One day in the summer of 1966, Monsignor Escriva, Father Alvaro del Portillo and Father Javier Echevarria went to Florence from Il Castelletto del Trebbio. They went to a big wholesale store, where they managed to persuade the shop-keeper to sell them three pairs of trousers at the extremely cheap wholesale price of 600 liras (just 50p) each. While Don Alvaro and Father Echevarria were choosing the sizes, trying them on, waiting for them to be parcelled up, and paying, Monsignor Escriva had taken one of the shop assistants aside. They talked together about the young man’s work and leisure, his family, and his Christian life. There too, on a passing visit, with a person he might never see again, Monsignor Escriva was practising what he wrote and preached about: being “like red-hot coals, but without flames to be seen from afar… burning embers that will set alight each heart they come into contact with.”(1)
The shop assistant did not know who it was he had been speaking with, but he was moved and encouraged by the fact that a priest was concerned about his life and his soul. When they said good-bye, he remarked to Don Alvaro and Father Echevarria, with a friendly wink, “Il vostro compagno non perde il tempo, eh, ma lo fà molto bene.” (Your colleague wastes no time, does he? But he does it very well.)(2)
Monsignor Escriva could enter the hearts of his friends because he had taken them into his own heart first of all. His noble, sincere affection meant that he was welcomed into the heart of one person after another. His apostolate was always very personal, an “apostolate of friendship and confidence.” This loyal friendship with human beings was built on the foundation of a loyal friendship with God. He loved people because God loves them. He looked for traces of God in everyone. For this reason, he could never be deceived in anyone he made friends with.
Monsignor Escriva had an amazing facility for making friends. He was not the kind of man who confused friendship with social skills or mere politeness. He followed up his friends, cared for them, visited them, wrote to them and invited them home; he asked after their health and their progress at work; he kept up to date with their family joys and sorrows; he made time to attend to their needs; he did them whatever favours were within his power; and stood by them in time of need. In plain words, he loved them.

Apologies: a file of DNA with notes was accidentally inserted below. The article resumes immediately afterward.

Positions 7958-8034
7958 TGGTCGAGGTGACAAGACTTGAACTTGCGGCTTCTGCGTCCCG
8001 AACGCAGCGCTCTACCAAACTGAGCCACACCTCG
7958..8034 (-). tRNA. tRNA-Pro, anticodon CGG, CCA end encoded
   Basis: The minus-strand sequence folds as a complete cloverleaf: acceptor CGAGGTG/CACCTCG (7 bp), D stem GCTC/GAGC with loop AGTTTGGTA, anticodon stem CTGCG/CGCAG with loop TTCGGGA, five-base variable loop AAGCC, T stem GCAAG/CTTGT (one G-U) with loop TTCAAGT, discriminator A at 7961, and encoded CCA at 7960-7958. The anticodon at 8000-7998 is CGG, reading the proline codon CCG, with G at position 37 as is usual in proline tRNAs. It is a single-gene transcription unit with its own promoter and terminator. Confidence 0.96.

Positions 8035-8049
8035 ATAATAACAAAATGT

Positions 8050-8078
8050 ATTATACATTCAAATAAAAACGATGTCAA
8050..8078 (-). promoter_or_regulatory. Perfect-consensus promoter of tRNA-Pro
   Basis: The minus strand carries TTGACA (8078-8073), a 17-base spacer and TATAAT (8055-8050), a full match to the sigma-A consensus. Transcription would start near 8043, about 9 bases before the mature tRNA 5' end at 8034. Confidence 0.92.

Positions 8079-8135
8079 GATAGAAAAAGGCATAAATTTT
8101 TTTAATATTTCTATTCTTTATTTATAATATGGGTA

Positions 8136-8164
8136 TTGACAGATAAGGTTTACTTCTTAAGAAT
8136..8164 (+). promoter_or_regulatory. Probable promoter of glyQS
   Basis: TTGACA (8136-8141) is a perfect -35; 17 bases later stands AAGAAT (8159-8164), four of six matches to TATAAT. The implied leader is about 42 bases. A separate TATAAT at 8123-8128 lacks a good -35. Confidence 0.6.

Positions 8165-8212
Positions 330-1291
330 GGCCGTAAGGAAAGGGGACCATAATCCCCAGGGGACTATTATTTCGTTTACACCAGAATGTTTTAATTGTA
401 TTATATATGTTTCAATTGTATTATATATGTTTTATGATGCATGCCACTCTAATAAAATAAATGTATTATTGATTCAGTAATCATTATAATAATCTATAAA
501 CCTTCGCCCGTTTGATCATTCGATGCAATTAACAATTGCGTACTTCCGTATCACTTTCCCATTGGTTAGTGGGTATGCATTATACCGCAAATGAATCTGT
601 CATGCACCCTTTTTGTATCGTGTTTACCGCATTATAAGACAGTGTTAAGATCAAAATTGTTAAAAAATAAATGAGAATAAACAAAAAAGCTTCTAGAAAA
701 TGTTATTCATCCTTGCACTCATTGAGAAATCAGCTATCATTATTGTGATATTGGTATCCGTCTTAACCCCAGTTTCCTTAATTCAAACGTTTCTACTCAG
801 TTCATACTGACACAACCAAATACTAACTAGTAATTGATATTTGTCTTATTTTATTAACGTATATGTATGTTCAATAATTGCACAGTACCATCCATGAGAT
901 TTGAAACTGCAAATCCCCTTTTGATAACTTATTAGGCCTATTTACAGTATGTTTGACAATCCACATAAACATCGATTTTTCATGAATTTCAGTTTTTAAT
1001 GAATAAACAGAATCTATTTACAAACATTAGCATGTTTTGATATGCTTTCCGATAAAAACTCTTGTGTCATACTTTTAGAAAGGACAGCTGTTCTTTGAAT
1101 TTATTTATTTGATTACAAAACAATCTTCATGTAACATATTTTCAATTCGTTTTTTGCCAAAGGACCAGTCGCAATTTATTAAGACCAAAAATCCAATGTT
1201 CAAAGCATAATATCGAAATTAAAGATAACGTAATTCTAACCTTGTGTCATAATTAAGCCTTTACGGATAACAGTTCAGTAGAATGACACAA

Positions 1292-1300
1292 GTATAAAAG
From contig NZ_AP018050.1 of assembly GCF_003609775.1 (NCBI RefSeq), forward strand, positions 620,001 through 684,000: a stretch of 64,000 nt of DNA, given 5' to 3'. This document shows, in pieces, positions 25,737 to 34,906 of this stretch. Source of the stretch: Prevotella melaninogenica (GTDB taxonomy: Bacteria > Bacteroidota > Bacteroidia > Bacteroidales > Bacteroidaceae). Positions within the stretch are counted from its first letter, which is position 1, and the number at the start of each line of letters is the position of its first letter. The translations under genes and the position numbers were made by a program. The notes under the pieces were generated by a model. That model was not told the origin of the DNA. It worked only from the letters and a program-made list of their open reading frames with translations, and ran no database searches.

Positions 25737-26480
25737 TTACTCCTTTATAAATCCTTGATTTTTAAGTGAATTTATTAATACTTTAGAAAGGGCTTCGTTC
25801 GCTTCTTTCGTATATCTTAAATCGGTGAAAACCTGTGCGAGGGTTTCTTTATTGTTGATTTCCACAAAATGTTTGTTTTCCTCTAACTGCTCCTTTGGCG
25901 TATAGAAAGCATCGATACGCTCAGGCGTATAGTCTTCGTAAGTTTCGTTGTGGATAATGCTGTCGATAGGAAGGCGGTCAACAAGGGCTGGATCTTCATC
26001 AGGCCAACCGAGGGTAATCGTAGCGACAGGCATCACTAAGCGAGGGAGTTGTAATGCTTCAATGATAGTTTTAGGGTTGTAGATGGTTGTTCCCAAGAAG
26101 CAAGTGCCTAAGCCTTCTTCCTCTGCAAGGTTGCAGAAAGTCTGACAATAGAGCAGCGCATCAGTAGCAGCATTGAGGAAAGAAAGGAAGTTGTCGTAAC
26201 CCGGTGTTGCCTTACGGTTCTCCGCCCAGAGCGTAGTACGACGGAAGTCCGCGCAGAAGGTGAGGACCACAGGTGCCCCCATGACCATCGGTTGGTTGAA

Monsignor Escriva carried out his friendly, confiding apostolate with every kind of person, from A to Z... from the A of agriculturists, artists, abbots, and architects right down to the Z of zoologists; and he spoke to each person in their own language, adapting himself to their mentality, but neither diluting nor adulterating the truth of the message. He was certainly a great communicator. In private conversation and public preaching, in the dark of the confessional and under stage lights, Monsignor Escriva connected, struck people’s hearts, moved them and attracted a following. He had drive and magnetism. He himself set no value on his own leadership qualities, having no wish to lead a column of followers or to be treated “like a saint in a procession”. The only thing that interested him was how to bring people to God; to get them, as has already been said, to turn down the volume of their inner stereo and make silence in their souls so they could hear God speaking.
What marketing strategy did this awakener of consciences employ? His “technique” was devoid of special effects, with no recourse to rhetoric or penetration tactics, with no tricks or gimmicks; he told the truth, with the gift of tongues. “It’s not a question of ‘simplifying the message to get through to the masses’, but of speaking words of wisdom in clear Christian speech that all can understand.”(3)